On March 13, 2014, the Federal Motor Carrier Safety Administration (FMCSA) made it mandatory for all commercial transportation companies to install electronic logging devices (ELDs) onto all trucks, buses and other fleet vehicles. The benefits of these devices include a reduction in paper logs, increased visibility between drivers and dispatchers, and enforcement of hours-of-service rules. The FMCSA also predicts that this change will save the industry $1 billion every year. Let’s take a few moments to go over what the ELD rule involves and how it impact truck driving jobs.
What is the ELD Rule?
The ultimate goal of the electronic logging device rule is to create a safer work environment for truck drivers while also facilitating easier, faster and more accurate tracking, management and sharing of records of duty status data (RODS). Prior the ELDs rule being implemented most commercial truck driving companies were already using what’s known as automatic onboard recording devices (AOBRDs). These devices are to be replaced with the new ELDs over the course of four years.
According to the FMCSA, the rule will save an average of 26 lives and prevent 562 injuries annually caused by crashes involving large commercial vehicles.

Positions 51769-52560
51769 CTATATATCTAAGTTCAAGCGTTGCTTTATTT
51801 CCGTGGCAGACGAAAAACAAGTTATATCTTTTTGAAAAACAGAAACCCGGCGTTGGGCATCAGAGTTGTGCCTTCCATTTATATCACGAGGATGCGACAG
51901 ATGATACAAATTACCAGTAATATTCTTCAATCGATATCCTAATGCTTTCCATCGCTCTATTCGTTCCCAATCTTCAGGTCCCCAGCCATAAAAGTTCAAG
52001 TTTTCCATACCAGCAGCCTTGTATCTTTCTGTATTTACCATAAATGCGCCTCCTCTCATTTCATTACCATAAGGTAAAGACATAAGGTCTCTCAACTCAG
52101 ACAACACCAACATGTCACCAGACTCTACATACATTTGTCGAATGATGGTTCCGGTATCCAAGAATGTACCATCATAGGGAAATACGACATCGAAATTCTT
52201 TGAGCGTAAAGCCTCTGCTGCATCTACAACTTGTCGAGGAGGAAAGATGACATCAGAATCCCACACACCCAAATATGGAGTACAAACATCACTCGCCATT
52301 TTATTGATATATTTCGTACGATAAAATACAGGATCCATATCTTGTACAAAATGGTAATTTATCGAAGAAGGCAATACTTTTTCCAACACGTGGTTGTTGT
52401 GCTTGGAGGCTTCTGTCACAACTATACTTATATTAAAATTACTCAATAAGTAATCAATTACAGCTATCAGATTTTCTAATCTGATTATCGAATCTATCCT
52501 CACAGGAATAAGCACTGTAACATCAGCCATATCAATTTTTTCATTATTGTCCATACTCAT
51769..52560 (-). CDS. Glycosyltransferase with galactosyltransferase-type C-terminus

How does an ELD work?
The electronic logging device effectively synchronizes with a vehicle’s engine to record key factors, such as driving time, in an effort to facilitate more accurate hours-of-service recording. An ELD is designed to automatically monitor and track engine hours, vehicle movement, miles driven and location details. It’s not meant to track a driver’s personal whereabouts.
Those with existing truck driving jobs that were used to the old AOBRDs method will likely not notice a significant change in process and recording. Those entering new truck driver jobs will also experience limited impact, depending on where their employer is in the transition process.
Who does the ELD Rule effect and what is the time line?
In general, the new ELD rule applies to interstate drivers of commercial vehicles, including trucks and buses that are currently required to maintain records of duty status (RODS). The following are not required to comply with the ELD rule (although their employers may choose to do so anyway):
- Drivers using paper logs no more than 8 days during any 30-day period
- Drivers of vehicles that were manufactured prior to model year 2000
- Drive-away/tow-away drivers (those transporting vehicles for repair, sale or lease)
Important Dates for Commercial Carriers and Truck Drivers – Those using paper logs and logging software that haven’t already done so will be required to transition to the new ELDs by no later than December 18, 2017. Carriers and drivers currently using AOBRDS will be required to transition to ELDs no later than December 16, 2019.
If you’re just entering the truck driving industry, or you have questions about this new rule, we’d be happy to help. Give us a call today at 800-251-4209.